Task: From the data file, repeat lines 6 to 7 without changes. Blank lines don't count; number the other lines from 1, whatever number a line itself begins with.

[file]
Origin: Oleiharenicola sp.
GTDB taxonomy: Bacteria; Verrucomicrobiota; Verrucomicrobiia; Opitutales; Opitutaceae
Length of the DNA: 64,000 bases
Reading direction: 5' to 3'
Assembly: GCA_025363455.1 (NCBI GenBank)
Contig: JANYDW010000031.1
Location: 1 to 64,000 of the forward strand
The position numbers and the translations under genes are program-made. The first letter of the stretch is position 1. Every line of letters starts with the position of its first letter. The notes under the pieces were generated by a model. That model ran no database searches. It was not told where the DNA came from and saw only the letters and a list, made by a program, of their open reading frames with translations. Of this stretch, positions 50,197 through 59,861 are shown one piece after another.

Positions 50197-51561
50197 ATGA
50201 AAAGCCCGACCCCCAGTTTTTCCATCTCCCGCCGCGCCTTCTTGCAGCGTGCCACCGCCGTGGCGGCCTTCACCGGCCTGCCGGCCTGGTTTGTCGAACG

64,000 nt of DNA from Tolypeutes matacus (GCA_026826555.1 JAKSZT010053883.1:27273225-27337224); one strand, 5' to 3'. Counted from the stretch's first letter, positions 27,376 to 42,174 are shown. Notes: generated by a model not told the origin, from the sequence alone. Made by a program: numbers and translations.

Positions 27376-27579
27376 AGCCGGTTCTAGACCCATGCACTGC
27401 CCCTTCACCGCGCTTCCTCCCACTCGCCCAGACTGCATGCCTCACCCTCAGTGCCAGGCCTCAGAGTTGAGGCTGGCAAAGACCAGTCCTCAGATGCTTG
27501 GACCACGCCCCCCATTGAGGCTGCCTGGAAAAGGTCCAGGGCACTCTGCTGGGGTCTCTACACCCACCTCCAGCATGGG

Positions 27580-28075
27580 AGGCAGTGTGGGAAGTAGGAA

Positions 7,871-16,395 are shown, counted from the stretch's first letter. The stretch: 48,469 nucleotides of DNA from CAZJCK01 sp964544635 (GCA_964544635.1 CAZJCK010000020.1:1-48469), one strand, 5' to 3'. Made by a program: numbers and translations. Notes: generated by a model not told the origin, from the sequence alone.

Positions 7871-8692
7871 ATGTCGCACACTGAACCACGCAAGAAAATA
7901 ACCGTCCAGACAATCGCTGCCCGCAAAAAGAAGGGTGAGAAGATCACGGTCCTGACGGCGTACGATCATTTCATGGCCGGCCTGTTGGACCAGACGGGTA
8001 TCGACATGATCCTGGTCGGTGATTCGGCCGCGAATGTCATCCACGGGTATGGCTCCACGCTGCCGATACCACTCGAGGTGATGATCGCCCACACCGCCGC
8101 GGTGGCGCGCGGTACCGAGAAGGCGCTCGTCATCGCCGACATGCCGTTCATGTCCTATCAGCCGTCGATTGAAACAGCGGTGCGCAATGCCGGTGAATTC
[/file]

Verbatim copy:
Contig: JANYDW010000031.1
Location: 1 to 64,000 of the forward strand